Early Access

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  • A biomechanical analysis of differences between natural and clinical angle degrees and correlations to performance in road cycling
    Aliye Büyükergün | Istanbul Gelisim University | https://orcid.org/0000-0003-0096-5673
    Milaim Berisha | Istanbul Gelisim University | https://orcid.org/0000-0002-0353-7247
    Early Online 2022-05-11 | pages: 144 - 150 | https://doi.org/
    Abstract Background and Study Aim. The study aims to determine differences between natural and clinical angle degrees in hips and shoulders, and determination of the correlations between angle degrees and functional threshold power (FTP) in road cycling athletes.
    Material and Methods. The study includes 11 male road cycling athletes aged 14-16 years old. The volunteer's body weight average was determined as 68.5±14.58, body height average was 175.4±6.98, and body mass index average 21.8±3.87. Volunteers are active athletes in “Büyükçekmece Road Cycling Team”. To measure the performance of the cyclists clinical hip angle, clinical shoulder angle, hip angle degree, shoulder angle, functional threshold power (FTP) tests were used. The Kinovea 0.8.15 program was used in the data analysis of the variables in the study. Analyzes were performed using SPSS 26 analysis program. The analyses of the Shapiro Wilks test resulted in the normal distribution of the variables included in the study.  Correlations between FTP test parameters and angle degrees, the correlation of a continued variable were calculated with Pearson correlation.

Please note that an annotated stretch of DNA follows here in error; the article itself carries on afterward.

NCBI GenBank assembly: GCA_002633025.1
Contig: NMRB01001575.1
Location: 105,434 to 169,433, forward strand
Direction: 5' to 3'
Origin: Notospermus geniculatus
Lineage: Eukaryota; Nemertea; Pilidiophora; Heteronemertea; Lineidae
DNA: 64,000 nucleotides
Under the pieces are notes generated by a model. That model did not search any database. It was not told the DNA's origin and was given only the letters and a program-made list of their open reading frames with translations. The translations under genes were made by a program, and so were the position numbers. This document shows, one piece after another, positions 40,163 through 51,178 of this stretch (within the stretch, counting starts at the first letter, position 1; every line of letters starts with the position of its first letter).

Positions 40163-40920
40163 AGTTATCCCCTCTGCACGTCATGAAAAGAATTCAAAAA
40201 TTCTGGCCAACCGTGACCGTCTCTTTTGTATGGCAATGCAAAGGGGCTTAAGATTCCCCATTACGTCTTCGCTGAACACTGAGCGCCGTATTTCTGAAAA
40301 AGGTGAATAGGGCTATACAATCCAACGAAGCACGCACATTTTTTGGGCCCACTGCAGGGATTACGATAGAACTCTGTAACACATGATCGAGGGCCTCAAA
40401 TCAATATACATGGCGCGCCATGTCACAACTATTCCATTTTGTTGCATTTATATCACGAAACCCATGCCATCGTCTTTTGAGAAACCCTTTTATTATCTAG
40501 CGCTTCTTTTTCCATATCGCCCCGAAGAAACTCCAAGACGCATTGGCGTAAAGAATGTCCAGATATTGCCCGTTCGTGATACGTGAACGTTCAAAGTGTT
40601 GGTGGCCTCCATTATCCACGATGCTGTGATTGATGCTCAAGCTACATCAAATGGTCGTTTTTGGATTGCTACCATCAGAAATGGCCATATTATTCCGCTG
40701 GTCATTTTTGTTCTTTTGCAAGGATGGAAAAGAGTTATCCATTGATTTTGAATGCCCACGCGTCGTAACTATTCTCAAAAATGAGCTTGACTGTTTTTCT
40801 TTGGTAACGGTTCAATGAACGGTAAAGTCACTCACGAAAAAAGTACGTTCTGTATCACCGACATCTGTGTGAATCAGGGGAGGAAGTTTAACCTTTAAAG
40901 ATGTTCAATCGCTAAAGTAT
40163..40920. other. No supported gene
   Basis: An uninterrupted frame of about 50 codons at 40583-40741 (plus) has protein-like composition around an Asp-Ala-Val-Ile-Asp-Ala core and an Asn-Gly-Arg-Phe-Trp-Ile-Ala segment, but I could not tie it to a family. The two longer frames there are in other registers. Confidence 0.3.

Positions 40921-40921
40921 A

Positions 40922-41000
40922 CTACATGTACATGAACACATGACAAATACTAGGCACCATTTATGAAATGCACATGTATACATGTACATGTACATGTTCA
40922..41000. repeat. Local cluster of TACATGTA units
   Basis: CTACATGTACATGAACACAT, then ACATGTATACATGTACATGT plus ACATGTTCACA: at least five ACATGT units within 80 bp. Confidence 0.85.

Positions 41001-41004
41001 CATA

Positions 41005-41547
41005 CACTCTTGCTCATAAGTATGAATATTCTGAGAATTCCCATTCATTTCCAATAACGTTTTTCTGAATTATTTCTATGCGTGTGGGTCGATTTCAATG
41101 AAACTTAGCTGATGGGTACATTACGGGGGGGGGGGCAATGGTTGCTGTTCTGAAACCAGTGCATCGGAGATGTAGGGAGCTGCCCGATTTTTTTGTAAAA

Results. A statistically significant correlation between functional threshold power parameters such as distance, power avarege, total energy, cadance avarege, speed avarege, functional threshold power, and hip angle degree parameter (p<0.05). Similarly, correlations between functional threshold power, parameters such as power avarege and back curve resulted to be statistically significant (p<0.05). Also, like an functional threshold power parameter, speed avarege resulted to be in a significant correlation with the clinical shoulders angle degree.
    Conclusions. Based on these results, increases in the FTP parameters may affect positively the cyclist’s performance helping to avoid undesirable hip angles, which may lead to back pain. Similarly, power average and back curve degree resulted to be in a correlation. Therefore, the back curve degree may be increased or decreased by the changes in the power average parameter.  In addition, during the high intensity of training and fatigue levels increased, the clinical hip and shoulder angles were also increased.